The scientific studies on the flu vaccine are quite convincing. The influenza vaccine is 70-90% effective in preventing the flu in young, healthy adults.1 It can even reduce influenza-related death in the elderly by as much as 80%.2-3 In addition, the flu shot has been demonstrated to significantly reduce the risk of an influenza outbreak in nursing homes. 4 Now, a growing body of evidence indicates that regular flu shots can reduce the risk of heart attack and stroke better then even cholesterol-lowering drugs!
In December of 2000, Naghavi and others5 reported the results of a small study they did on coronary heart disease patients seen in a single hospital during the flu season. In their study, patients who did not received the flu shot that season were three times as likely to develop a new heart attack than those who did receive the flu shot. Of course, the study was small, so further research was suggested.
Now that research has been done. In April of 2002, the results of a placebo-controlled study6 of 301 heart attack and angioplasty/stent patients was released. In this study, patients were given either the flu vaccine or a placebo. A follow-up interview was performed in six months. Those who received the placebo were slightly more than twice as likely to have a heart attack within those six months than those who received the flu vaccine. Thus, the flu vaccine protects not only against the flu, but also against heart attacks! In fact, the results indicate that the incredibly inexpensive flu shot could end up saving more lives than expensive cholesterol-lowering drugs.
Not only does the flu shot protect against heart attacks, it also seems to protect against stroke. Lavelle and others report on a study7 of 270 patients that found the risk of stroke is roughly twice as great for those who do not get the flu shot as compared to those who do. Once again, this is a small study and needs to be supported by further research. Nevertheless, the data are encouraging.
This research also adds to a growing body of research which shows that some vaccines protect against more than just the disease for which they were designed. Not only does the flu shot reduce the risk of heart attacks and possibly strokes, the DPT vaccine protects against SIDS, and following the standard vaccination schedule reduces the risk of general infection. This, of course, is not surprising, as the data clearly show that the higher the vaccination rate in a population, the more healthy the population.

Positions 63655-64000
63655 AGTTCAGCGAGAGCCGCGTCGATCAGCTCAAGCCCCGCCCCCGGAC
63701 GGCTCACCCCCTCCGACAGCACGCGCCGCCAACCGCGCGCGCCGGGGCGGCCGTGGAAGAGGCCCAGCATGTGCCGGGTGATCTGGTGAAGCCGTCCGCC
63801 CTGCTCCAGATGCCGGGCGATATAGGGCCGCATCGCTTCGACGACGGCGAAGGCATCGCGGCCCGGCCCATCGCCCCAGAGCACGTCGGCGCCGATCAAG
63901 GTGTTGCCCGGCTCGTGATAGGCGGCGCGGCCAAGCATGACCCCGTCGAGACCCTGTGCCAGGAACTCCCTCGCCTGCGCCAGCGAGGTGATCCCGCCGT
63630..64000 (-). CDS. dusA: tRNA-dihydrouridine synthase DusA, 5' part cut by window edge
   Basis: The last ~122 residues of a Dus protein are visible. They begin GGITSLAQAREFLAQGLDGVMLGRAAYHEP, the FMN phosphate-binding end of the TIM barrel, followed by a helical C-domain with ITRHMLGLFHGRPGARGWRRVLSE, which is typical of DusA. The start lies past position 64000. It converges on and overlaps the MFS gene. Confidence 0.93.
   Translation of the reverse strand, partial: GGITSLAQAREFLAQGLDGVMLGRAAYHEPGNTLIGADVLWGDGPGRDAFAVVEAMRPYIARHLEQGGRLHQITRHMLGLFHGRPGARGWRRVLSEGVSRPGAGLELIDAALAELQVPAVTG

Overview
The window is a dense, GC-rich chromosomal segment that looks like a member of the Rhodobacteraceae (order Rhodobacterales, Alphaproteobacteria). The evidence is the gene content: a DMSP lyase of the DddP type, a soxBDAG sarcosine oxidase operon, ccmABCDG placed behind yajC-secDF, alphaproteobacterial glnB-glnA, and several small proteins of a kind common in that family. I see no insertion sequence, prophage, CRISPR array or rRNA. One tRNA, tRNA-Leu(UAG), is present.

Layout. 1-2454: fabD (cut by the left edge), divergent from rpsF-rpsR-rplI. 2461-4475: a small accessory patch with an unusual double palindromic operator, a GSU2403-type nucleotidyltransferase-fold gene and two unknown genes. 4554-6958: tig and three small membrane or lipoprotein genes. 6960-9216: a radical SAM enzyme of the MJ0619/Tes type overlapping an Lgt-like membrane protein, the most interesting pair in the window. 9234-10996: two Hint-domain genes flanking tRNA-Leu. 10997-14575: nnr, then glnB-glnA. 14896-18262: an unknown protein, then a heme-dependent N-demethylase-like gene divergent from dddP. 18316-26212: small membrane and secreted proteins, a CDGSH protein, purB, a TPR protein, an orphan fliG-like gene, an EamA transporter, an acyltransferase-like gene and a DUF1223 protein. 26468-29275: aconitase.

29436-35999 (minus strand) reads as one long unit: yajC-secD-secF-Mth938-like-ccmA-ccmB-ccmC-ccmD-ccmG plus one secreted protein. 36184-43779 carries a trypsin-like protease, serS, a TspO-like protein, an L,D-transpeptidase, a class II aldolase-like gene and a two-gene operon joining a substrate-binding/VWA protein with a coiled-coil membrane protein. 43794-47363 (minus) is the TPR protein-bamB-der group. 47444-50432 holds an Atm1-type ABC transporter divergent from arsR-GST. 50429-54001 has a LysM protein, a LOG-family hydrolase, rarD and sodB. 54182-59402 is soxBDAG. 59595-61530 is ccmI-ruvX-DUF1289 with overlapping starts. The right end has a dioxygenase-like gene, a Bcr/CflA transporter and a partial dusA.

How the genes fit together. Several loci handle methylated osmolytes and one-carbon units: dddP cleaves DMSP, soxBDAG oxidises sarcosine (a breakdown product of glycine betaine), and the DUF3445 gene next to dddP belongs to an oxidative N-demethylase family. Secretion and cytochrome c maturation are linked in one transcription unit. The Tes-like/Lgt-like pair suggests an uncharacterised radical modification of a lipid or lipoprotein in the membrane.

1. Palache AM, “Influenza vaccines: a reappraisal of their use.”, Drugs 54:841-56, 1997. Return to Text
2. Arden NH, Patriarca PA, Kendal AP, “Experiences in the use and efficacy of inactivated influenza vaccine in nursing homes. “, In: Kendal AP, Patriarca PA, eds. Options for the control of influenza., New York, NY: Alan R. Liss, Inc., 155-68, 1986.
3. Patriarca PA, et al., “Efficacy of influenza vaccine in nursing homes: reduction in illness and complications during an influenza A (H3N2) epidemic.”, JAMA 253:1136-9, 1985
4. Patriarca PA, et al., “Risk factors for outbreaks of influenza in nursing homes: a case-control study. ” Am J Epidemiol 24:114-9, 1986
5. Naghavi M, et al., “Association of influenza vaccination and reduced risk of recurrent myocardial infarction.” Circulation 102:3039-3045, 2000
6. Gurfinkel EP, et al. “Influenza vaccine pilot study in acute coronary syndromes and planned percutaneous coronary interventions: The FLU Vaccination Acute Coronary Syndrome (FLUVACS) Study.” Circulation 105:2143-2147, 2002
7. Lavallee P, et al., “Association between influenza vaccination and reduced risk of brain infarction.” Stroke 33:513-518, 2002
Dr. Wile is not a medical doctor. He is a nuclear chemist. As a result, Dr. Wile not dispense medical advice. He simply educates the public about scientific issues. Please consult a board-certified medical doctor before making any medical decisions for yourself or your family.